DeWitt Hutchins Relationship Manager
4 min read
So you’ve decided to take the leap and join the ranks of first-time homebuyers. Congratulations! You’re about to enter an exciting new world full of possibility and potential.
However, the homebuying process is not without its twists, turns, and challenges — especially in today’s competitive market.
That’s where the first-time homebuyer checklist below comes in: This practical guide can help you reach this meaningful and momentous milestone with fewer surprises, less stress, and a greater chance of finding yourself one day very soon unpacking boxes in the home of your dreams. Here are the basic steps to buying a house:
Step 1. Assemble your team
While it’s obviously wise to do your own market research and familiarize yourself with the details of the homebuying process, it’s also essential to recognize that, for most people, there are limits to the degree of expertise you can acquire without taking away time and attention from your real goal: finding and purchasing a home that fits your unique needs and wants.
In practice, that means seeking the services of seasoned professionals you can trust to help you navigate the process: a real estate agent who understands your desired location and price point, a reputable banker or mortgage broker, a top-notch real estate lawyer, an eagle-eyed home inspector and beyond.
Think of it this way: You’re on a mission and now it’s time to assemble the sort of crackerjack team that is willing to go all-in with you to make it a success.
Step 2. Gather important documents
There is, of course, one area where you absolutely need to be the expert: your own personal finances. And not simply so you can set realistic expectations for yourself. The truth is, you can assemble the greatest house-hunting/buying team on the planet, but if they’re working with incomplete information, their ability to tailor their efforts to your short- and long-term needs and goals will be limited.
Here’s where to start:
- Request your credit report from all three credit rating agencies: Experian, Equifax and TransUnion. Be sure to do more with it than look at your credit score number and move on. You’ll want to go through the entire report to make sure there aren’t any errors marring your credit unnecessarily.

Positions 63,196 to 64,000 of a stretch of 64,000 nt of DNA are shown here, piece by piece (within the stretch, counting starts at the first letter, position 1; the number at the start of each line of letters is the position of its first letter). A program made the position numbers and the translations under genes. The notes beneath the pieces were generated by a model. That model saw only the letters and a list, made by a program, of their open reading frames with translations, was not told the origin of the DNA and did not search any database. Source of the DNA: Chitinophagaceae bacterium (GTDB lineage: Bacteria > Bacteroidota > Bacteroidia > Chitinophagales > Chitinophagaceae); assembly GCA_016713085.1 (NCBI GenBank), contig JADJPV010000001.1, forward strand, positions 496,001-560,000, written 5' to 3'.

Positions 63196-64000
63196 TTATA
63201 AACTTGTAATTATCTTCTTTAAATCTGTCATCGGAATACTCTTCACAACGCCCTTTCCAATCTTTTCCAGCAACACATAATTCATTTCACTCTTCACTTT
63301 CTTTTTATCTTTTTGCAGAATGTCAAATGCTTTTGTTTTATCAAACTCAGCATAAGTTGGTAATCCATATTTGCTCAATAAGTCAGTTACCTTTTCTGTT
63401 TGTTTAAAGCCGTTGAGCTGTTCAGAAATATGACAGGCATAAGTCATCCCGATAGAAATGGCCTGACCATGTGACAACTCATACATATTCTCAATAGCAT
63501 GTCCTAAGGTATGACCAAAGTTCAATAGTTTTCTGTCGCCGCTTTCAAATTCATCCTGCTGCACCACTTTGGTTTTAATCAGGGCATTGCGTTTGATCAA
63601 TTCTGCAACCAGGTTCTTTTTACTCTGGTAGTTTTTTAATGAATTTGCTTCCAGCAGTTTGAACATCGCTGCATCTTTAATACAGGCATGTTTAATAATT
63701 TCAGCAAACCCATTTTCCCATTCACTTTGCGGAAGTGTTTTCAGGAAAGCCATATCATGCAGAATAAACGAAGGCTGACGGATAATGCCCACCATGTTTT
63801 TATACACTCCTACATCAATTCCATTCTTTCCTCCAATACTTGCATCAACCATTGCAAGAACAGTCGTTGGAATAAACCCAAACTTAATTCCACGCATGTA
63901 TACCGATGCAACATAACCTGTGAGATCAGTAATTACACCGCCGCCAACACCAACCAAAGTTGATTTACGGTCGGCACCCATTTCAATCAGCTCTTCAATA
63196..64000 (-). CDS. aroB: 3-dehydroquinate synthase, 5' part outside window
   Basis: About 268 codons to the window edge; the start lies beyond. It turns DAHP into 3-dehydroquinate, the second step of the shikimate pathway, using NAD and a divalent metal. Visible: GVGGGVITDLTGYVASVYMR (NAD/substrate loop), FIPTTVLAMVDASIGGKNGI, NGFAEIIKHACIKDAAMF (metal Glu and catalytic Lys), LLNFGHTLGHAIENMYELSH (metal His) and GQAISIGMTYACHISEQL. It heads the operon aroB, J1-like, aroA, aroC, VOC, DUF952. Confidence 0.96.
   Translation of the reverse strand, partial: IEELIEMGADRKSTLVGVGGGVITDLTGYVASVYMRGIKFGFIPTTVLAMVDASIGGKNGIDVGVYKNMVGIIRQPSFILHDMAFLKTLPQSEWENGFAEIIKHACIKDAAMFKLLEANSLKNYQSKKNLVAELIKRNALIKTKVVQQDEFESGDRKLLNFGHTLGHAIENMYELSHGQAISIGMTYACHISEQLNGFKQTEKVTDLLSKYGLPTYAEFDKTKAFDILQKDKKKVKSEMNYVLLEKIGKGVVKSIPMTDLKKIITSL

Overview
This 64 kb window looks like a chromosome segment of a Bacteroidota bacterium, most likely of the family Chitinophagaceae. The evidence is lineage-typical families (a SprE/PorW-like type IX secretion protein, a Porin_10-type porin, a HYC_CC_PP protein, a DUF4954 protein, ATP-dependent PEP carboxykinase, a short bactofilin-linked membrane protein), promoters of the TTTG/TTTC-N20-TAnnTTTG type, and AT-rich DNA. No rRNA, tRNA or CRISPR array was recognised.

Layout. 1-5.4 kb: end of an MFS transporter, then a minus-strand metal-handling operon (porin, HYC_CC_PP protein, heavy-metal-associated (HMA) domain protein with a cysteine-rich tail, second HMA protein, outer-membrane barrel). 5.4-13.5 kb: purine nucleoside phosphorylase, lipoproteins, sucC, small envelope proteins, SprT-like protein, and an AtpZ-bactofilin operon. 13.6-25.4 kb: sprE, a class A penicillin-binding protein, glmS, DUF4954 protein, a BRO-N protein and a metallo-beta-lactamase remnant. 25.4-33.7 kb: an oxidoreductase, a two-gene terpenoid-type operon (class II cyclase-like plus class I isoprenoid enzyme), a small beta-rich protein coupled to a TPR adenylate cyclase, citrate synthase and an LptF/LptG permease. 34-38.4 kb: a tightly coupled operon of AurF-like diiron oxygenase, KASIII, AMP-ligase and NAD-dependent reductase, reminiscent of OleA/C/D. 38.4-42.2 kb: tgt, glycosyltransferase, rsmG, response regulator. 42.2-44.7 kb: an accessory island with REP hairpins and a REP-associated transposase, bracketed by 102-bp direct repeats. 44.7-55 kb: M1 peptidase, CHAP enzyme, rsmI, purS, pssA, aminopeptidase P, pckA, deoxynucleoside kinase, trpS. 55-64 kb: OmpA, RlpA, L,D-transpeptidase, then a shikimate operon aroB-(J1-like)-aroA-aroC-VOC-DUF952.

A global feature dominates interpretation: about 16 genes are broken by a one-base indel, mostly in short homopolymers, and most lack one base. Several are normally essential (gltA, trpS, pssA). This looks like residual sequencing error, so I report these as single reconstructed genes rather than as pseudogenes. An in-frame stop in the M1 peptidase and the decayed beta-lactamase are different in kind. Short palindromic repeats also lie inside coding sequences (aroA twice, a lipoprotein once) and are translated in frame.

- Gather paperwork including tax returns, W-2 forms from the past two years, current pay stubs, bank statements from the past several months, current asset statements and other relevant financial documents.
- Apply for mortgage prequalification/preapproval.* This is key in competitive markets.
Step 3. Set a (realistic) budget
Once you get out in the world of open houses and guided afternoon realtor tours, it is very easy to get caught up in the thrill of the hunt and lose sight of the fundamentals. Which is why it’s smart to set your budget before you begin that part of the process — and make sure your team is aware of the sturdiness of that self-imposed ceiling and your commitment to it.
By narrowing your search down to properties you can truly afford, you’ll save yourself plenty of time, avoid clouding your mind with the amenities and layouts of homes you have no intention of actually purchasing, and eliminate the temptation to stretch your resources into precarious territory.
Keep in mind that your budget cannot be based upon list price alone. You’ll also need to take into account down payment and closing costs — closing costs for co-ops, for example, are generally lower than those for townhouses or condos — moving costs, renovations, taxes and other everyday expenses. Further, to provide yourself some protection from the unexpected, it makes sense to set aside cash to cover maintenance costs and mortgage payments for one to two years after purchase.